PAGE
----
Dynamic Web Pages
Dynamic Web pages are “built” at run-time, i.e., when the Web page is accessed through a Web browser, by dynamically extracting content from a data source and by using such content to fill in predefined page templates.
Historically, hypertext navigation was meant as a way to move among “static” documents, i.e., Web pages whose HTML code includes both the content to be presented and the markup tags determining content rendition. Real-life Web applications however require the capability of serving to the users’ pages that dynamically publish content coming from one or more data sources. For example, the content of the home page of a news magazine is refreshed daily, by extracting the latest news from the news repository. This requirement goes beyond the original capabilities of the HTTP protocol, which is designed to exchange requests and resources between the browser and the server and not to govern the process by which the desired resource is built.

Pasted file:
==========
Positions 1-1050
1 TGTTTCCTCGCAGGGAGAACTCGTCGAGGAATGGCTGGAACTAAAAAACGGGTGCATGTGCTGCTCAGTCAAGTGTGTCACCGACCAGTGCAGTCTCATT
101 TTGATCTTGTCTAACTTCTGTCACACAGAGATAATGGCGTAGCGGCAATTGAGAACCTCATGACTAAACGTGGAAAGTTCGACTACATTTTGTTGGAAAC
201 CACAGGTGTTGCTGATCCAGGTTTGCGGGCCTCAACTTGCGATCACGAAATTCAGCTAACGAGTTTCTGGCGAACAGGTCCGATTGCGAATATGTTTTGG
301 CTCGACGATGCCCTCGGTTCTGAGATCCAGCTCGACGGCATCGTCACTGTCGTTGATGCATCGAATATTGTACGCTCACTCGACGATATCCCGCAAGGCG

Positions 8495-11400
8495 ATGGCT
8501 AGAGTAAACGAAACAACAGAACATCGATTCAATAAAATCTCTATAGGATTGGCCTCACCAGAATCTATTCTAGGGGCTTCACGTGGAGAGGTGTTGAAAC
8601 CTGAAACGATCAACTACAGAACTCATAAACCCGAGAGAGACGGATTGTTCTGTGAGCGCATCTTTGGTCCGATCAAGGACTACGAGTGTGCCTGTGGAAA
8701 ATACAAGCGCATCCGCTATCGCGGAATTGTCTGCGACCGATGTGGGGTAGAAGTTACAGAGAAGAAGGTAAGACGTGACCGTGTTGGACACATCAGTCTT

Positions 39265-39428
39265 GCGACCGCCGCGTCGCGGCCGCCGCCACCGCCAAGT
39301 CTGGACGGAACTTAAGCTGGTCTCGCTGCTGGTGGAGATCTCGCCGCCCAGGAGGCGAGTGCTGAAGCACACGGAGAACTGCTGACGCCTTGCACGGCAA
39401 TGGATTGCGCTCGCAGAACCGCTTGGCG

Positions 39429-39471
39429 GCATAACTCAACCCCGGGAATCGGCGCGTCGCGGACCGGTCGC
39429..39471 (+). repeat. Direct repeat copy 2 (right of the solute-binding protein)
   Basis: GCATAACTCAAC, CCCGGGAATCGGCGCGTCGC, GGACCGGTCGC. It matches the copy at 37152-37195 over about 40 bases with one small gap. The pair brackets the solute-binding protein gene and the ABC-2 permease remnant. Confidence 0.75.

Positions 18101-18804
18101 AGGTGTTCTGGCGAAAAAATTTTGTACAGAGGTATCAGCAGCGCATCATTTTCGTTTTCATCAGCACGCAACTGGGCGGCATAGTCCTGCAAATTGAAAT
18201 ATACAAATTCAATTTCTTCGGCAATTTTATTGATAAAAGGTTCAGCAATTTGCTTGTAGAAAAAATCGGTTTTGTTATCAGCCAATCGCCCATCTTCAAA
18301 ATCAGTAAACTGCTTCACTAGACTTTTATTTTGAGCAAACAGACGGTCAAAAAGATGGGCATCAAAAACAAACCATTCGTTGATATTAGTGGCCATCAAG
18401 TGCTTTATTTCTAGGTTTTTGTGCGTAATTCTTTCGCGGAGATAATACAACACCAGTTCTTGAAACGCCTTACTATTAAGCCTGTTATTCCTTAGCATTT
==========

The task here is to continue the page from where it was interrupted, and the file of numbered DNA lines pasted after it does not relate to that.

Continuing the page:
Some server-side technologies were therefore introduced to overcome these limitations and enable the construction of Web pages “on the fly.” The most common solution is to adopt server-side scripting technologies (such as JSP or PHP), which enable inserting into an HTML page template some programming instructions that a server-side program executes to compute the contents to be extracted dynamically from the application data source. The result sent back to the client is then a properly formatted HTML page, including the extracted contents.
Other solutions imply the extension of the Web server, through execution engines (e.g., Java Servlet API) able to serve the requests for the dynamic construction of Web pages.